With all the variables that impact the act of copyediting–how difficult is the text, are there foot- or endnotes, is the client an ESL author, is the schedule restrictive, etc.–coming up with an appropriate fee can be challenging. The most commonly used methods are by the word, by the page, and by the hour. Each of these has advantages for the editor, and many clients will ask to be charged using one or another of these methods.
By the word gives the author a concrete amount with which to budget their project. Twenty-five thousand words at $.04 per word is an invariable $1000. For the copy editor, payment by the word can be a blessing or a curse. If the text is quite approachable, well written, and the author’s style is identifiable, 25 thousand words can be edited in a fairly short time thereby increasing the editor’s hourly wage. However, if the text is challenging, technical in subject, or poorly constructed, copy editors can find their hourly rate plummeting. For example (adapted from The Copyeditor’s Handbook, Amy Einsohn):
A light copyedit of a standard text is about 6-9 pages per hour (standard being a carefully prepared document of 250-325 words per page with no tables, figures, footnotes, etc.). So, if we say an average rate of 7.5 pages per hour, with an average of 285 words per page, the copy editor is covering approximately 2138 words an hour. At the $.04 per word rate, that is $86 per hour. Great rate of pay, no?
Now, a heavy copyedit of a standard text is about 2-3 pages per hour. Again, let’s plug in our average pages per hour (2.5) and words per page (285). The copy editor is covering approximately 713 words an hour. At $.04 per word we get $29 per hour for challenging work. This hourly is well below the average rates for heavy copyediting as outlined by the Editorial Freelancers Association: $40-50 per hour.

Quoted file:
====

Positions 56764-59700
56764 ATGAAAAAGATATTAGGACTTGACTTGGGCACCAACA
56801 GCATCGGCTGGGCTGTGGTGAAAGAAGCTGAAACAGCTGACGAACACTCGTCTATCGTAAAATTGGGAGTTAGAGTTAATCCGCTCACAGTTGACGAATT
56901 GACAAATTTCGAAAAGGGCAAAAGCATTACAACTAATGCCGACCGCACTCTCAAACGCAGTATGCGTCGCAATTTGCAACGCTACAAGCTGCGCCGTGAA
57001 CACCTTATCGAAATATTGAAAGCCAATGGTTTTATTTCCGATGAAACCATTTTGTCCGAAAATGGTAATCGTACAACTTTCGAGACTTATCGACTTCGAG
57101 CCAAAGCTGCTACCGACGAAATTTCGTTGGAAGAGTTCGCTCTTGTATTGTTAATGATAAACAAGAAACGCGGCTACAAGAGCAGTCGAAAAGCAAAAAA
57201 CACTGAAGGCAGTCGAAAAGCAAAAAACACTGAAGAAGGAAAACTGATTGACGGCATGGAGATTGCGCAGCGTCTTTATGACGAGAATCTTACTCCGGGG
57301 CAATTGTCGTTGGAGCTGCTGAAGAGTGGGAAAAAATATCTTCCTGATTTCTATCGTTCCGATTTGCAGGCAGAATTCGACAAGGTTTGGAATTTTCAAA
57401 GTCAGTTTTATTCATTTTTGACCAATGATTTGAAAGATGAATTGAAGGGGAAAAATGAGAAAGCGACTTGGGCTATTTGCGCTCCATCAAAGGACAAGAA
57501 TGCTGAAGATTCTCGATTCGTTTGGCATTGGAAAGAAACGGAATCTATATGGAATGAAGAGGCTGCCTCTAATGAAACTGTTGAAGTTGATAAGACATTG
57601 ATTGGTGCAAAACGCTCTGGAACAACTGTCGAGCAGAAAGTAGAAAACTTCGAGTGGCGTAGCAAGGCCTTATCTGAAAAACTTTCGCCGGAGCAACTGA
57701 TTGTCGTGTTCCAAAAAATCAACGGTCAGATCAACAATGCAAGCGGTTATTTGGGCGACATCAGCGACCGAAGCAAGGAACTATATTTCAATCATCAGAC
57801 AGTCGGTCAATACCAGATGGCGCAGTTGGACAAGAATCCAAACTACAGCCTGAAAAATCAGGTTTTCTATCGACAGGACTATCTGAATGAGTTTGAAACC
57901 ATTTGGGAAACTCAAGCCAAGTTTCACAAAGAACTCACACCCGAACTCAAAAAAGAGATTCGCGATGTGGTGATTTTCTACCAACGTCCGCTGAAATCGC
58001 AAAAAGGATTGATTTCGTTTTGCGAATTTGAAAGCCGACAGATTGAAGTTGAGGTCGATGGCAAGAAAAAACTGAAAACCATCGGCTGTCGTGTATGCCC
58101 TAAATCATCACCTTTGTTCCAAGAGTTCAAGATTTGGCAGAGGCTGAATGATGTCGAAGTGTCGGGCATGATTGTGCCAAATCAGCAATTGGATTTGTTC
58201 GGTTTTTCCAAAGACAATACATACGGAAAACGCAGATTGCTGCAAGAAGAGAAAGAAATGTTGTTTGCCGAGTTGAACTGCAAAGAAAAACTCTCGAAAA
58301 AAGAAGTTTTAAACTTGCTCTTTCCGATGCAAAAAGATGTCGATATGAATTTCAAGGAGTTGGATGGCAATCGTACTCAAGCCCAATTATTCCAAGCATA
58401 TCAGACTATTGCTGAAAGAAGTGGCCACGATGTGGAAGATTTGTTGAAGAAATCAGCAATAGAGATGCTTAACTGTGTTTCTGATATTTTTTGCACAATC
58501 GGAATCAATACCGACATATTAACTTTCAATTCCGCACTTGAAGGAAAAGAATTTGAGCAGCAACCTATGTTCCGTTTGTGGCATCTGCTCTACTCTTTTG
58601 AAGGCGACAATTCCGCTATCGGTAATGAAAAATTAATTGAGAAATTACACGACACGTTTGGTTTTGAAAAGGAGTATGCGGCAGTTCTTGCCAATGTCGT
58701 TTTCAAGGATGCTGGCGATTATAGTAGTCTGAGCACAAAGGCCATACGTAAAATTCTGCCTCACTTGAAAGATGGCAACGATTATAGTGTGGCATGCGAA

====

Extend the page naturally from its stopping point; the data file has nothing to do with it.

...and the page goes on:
In the first scenario, the client should get a better rate. In the second, the copy editor is loosing out. So, what is the best way to arrive at that happy medium where author and editor are satisfied with the fees? There are three ways:
- Adjust the per word pricing. If the per word was reduced to $.025 per word the easy job would come down to $625 or $53 per hour. This is a higher per hour rate for a copy editor but the work of a highly skilled editor is worth the cost because of the money it saves in decreasing the possibility of costly corrections further down the publishing line. By increasing the per word to $.05 per word for the difficult job the hourly comes to $43. That is in the ball park of reasonable.
- Charge by the page. In the publishing industry, a page is defined as 250 words double spaced, 12 point. Once the difficulty of the text is determined, a page per hour rate can be used to calculate a price per page. The actual page per hour rate will change throughout the text and the per page rate will establish a comfortable base line for the editor and author. For the easy job at 7.5 pages per hour and a target hourly of $35, the per page price is about $4.50. With the difficult job at 2.5 pages per hour and a target hourly rate of $40, the per page price is $16. This seems quite high and may put off a client. Charging by the hour may be a solution here.
- Charge by the hour. This is perhaps the most difficult fee to set. However, it can be one of the most accurate when calculated by a seasoned copy editor. By taking the time to do a review of ten pages or so of the document (this is not a free copyedit), the copy editor can more accurately gauge the difficulty of the text and thereby calculate appropriate fees. This is best used in an estimate or quote format. When the final fee is accepted by both parties it is set in stone regardless of how much time over or under the estimate the editor actually works (there are other safety measures built-in to contracts that protect the editor and the author).
The process of charging reasonable fees for an editing project can be involved and difficult. However, spending time at this vital aspect of a freelance editor’s business management will increase accuracy over time and a better return on investment for the client.